Here’s the second universal truth. Your life is your mirror. It shows you what you’re creating and who you’re choosing to be. In the language of the Maori, our indigenous people, Ko au te taiao, ko te taiao ko au: I am the world, the world is me. What you think, feel and believe is what you get, and every object and event is an external reflection of your internal adventure. It’s the secret language of things and events.

The day we know that is the day we start to place what we want in our mirrors.                

There is no physical universe that exists independently of you and me. Everything is an expression of Consciousness, which includes your mind. And your mind—both conscious and subconscious—expresses itself constantly, creating your own adventure stories around you. But so that our adventures can be real to us, we forget that we are the creators. We forget that our thoughts, feelings and beliefs are potent, casting themselves around us like movie projectors.

As we grow, our challenge is to take conscious control of our thoughts, feelings and beliefs—and conjure our life story deliberately.                                         

I didn’t finish the story about Nicola. Yes, she died shortly afterwards, but not as expected. She died in an accident, sparing her the prolonged death of muscular dystrophy.

You know, even as I write this, I realise that I missed out the essential word in her five year life story: love. Nicola loved everyone around her—and it came back constantly in her mirror. Her love included me, a complete stranger. How about that? I love her for it. I’m about to have a glass of wine, I’ll raise it to her memory.


Take me to all the five universal truths

Prayer and witchcraft

Wednesday, October 27th, 2010

Hello everyone.

The Christine O’Donnell witchcraft scandal has been hugely entertaining. O’Donnell, a rising star in US tea party politics, is wearing a storm over her admission that she ‘dabbled in witchcraft’ in high school. I’m especially enjoying it because I also dabbled in witchcraft, or ‘wicca’, when I was young.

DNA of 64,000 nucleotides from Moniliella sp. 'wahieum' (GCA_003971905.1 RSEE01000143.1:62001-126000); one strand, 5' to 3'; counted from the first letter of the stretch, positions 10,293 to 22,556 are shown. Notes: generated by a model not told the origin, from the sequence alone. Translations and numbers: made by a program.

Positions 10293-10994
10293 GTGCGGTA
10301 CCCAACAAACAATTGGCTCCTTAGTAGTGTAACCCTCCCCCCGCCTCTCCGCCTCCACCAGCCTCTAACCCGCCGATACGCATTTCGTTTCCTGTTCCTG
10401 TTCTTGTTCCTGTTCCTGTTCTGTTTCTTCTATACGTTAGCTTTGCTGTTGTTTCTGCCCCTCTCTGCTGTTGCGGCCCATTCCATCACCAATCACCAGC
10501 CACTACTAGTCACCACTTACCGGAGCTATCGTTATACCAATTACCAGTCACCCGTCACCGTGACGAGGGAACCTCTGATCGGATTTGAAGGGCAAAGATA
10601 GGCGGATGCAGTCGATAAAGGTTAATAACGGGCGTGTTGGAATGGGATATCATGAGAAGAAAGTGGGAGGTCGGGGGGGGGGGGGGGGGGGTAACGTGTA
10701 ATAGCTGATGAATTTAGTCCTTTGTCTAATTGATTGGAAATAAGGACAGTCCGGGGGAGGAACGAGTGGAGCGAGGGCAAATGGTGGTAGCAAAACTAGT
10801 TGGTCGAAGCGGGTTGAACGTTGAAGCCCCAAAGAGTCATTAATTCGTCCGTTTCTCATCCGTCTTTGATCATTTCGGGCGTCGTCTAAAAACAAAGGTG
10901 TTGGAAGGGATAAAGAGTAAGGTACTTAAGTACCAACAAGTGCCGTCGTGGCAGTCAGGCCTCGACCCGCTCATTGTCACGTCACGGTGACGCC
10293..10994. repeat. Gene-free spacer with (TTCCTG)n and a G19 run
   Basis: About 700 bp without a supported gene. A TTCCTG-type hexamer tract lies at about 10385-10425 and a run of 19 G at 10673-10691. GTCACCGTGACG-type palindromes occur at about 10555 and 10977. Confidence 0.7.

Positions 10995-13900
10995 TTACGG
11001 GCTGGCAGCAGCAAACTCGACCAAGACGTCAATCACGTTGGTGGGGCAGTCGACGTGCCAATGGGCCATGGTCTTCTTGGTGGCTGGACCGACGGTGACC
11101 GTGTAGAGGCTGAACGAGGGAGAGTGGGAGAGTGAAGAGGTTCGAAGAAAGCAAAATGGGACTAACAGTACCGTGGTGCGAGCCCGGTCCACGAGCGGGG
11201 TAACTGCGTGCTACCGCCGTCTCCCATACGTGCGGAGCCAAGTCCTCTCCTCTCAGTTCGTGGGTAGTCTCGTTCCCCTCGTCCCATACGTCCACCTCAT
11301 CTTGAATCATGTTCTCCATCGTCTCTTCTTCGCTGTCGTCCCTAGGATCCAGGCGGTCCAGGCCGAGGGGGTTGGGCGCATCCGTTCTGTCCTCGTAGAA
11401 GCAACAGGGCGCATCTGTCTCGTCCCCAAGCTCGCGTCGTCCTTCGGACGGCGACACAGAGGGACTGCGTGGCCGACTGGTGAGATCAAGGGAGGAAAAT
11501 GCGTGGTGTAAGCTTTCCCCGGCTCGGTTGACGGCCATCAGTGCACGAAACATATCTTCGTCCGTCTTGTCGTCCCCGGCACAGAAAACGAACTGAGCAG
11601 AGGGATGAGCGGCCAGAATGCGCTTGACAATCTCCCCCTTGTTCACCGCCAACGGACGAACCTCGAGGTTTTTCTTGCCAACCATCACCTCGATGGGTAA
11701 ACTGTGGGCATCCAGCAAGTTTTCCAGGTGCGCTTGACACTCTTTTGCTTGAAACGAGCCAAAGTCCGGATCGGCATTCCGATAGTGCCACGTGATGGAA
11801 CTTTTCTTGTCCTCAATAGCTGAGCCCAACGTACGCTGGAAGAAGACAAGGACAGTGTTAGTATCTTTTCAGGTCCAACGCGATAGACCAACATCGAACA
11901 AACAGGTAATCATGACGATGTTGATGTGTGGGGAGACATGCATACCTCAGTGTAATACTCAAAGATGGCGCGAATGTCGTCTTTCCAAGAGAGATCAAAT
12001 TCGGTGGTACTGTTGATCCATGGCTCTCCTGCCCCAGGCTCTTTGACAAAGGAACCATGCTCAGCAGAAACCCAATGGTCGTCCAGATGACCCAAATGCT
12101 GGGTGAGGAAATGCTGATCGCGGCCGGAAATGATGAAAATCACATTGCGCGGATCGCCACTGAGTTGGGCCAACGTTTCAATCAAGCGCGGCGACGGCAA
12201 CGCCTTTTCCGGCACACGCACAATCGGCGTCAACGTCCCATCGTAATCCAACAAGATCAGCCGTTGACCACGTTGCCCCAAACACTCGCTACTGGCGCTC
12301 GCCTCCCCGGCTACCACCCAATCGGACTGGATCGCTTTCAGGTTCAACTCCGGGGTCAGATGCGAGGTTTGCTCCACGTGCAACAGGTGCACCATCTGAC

The Bible puts witches and wizards together with words like ‘evil’ and ‘defiled’ and ‘shall surely be put to death’. The Old Testament God was offended by the craft and so are many modern Christians.

Yet those who seek the common essence of all religions quickly see through that nonsense; it swiftly becomes clear that the essence of Christian prayer is the same as the essence of a witchcraft spell. Let me say that in a different way. Faith-driven passionate prayer to God works, faith-driven passionate summoning of the Goddess works—and both use the same inner or subconscious power available to all of us, a power which knows nothing of right and wrong.

The only difference is in the imagery.

For that difference, thousands of witches were burned at the stake. While the Catholic church was enforcing its orthodoxy, it also took witchcraft very seriously—as a competitor. Some of those put to the torch really did summon power in the unorthodox  ways, including old women who invoked the Goddess and used herbs to heal the sick. Yes, the persecution was partly a cynical exercise in power, but it was also the product of blindness: zealous authorities could not see through their own god to the being that not only creates all things, it is all things and rejects nothing of itself. It’s a being many call Consciousness.